“They conducted the day as normal so that us students were not scared or nervous or anything like that.” – Natalie Murphy
A junior in high school, Natalie Murphy was sitting in her second period American Studies class at MCHS’s West Campus. The day was seemingly normal enough — that is until another student ran into class late telling the whole class, “A plane hit the World Trade Center.”
Because of the time and place, students did not have easy access to the news and current events to the extent of students twenty years later. Additionally, West Campus was under construction at the time, causing the TVs that were in classrooms to not work, the information trickled around the school, filling everyone with anxiety and fear over the unknown.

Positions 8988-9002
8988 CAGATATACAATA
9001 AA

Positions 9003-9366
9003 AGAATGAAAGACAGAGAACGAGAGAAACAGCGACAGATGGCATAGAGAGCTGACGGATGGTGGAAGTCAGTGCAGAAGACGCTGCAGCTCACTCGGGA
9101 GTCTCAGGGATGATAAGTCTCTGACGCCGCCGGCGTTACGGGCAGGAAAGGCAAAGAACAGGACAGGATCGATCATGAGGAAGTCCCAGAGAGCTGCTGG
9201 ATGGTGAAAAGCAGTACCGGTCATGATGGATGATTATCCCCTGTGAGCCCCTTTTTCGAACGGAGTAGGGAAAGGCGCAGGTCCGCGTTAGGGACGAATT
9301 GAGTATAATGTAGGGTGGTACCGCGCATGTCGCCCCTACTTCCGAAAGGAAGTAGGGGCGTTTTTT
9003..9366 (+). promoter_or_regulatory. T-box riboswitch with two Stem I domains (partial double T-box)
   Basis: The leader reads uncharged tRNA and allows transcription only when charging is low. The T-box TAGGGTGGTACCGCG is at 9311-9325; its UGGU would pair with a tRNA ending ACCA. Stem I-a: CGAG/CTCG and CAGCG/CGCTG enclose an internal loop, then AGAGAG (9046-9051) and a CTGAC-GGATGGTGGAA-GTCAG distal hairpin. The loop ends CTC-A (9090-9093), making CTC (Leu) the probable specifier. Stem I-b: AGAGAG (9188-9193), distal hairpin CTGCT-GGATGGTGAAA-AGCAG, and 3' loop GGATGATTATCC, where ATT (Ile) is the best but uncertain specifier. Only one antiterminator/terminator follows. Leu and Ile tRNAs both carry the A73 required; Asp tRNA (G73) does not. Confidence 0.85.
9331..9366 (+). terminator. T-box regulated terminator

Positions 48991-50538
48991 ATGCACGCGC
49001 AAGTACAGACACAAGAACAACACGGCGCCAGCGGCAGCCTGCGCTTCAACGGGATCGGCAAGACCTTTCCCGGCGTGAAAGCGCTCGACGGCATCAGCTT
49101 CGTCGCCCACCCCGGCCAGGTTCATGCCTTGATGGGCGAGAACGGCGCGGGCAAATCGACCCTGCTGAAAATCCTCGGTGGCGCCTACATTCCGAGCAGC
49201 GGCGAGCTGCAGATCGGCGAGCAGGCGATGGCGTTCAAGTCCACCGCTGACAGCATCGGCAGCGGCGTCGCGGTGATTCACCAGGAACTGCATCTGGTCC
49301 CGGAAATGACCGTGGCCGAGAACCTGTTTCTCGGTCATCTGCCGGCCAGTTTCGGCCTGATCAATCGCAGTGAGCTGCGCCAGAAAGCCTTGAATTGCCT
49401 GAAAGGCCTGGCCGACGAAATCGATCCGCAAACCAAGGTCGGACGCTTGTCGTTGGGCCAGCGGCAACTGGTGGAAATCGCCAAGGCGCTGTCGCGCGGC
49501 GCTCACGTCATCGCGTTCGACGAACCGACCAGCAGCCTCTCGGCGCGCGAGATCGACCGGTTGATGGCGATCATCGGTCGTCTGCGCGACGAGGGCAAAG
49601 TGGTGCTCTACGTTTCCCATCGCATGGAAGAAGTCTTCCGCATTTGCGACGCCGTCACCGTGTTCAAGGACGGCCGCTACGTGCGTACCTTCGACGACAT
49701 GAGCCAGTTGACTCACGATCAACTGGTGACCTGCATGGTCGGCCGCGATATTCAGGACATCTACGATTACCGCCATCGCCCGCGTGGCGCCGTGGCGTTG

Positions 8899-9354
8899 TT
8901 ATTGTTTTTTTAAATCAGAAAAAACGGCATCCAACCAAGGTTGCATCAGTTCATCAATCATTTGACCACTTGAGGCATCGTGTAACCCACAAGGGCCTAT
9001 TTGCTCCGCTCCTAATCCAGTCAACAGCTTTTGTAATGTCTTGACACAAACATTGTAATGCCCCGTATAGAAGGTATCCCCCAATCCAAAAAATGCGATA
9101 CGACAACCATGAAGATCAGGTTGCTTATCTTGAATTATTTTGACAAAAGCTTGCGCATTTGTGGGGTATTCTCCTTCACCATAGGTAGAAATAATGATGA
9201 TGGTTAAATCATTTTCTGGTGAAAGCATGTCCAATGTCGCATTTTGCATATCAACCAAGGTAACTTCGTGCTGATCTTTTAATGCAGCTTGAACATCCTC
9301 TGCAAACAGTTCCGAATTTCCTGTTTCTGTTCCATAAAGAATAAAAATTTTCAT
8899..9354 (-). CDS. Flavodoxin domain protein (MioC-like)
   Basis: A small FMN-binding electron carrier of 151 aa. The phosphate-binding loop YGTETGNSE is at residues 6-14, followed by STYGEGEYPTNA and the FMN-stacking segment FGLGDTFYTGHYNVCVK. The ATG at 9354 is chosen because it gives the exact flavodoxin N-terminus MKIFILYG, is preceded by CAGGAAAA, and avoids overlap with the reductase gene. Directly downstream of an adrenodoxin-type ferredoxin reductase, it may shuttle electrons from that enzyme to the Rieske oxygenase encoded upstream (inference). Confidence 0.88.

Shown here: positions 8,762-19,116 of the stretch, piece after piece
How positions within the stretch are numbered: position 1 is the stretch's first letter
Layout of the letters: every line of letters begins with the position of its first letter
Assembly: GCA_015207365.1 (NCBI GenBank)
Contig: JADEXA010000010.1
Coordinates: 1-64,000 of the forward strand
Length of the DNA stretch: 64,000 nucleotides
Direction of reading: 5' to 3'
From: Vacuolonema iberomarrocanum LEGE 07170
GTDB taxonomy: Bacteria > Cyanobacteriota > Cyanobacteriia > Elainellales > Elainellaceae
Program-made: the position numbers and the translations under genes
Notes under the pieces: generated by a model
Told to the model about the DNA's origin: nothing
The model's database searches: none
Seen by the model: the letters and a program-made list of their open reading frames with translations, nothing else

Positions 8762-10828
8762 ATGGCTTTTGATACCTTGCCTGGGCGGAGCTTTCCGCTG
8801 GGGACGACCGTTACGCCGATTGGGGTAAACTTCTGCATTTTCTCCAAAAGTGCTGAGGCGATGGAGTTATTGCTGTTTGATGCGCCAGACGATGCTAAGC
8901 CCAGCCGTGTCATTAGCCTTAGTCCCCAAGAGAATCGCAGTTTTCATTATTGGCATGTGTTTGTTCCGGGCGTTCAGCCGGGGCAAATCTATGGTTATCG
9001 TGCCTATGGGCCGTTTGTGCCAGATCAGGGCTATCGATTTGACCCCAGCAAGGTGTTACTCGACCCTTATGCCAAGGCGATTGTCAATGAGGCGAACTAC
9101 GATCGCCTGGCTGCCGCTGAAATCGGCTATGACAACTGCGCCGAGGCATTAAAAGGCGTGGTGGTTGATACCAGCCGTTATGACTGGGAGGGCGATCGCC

“We couldn’t text our parents or go online to see what was going on,” Murphy states. Some teachers even put on the radio to try and keep up-to-date with what was happening and the wreckage that was going on around the country.
Though, for the most part, teachers tried to keep the day as normal as possible for the sake of the students. Many did not see footage of the September 11 attacks until they got home and were able to watch the news.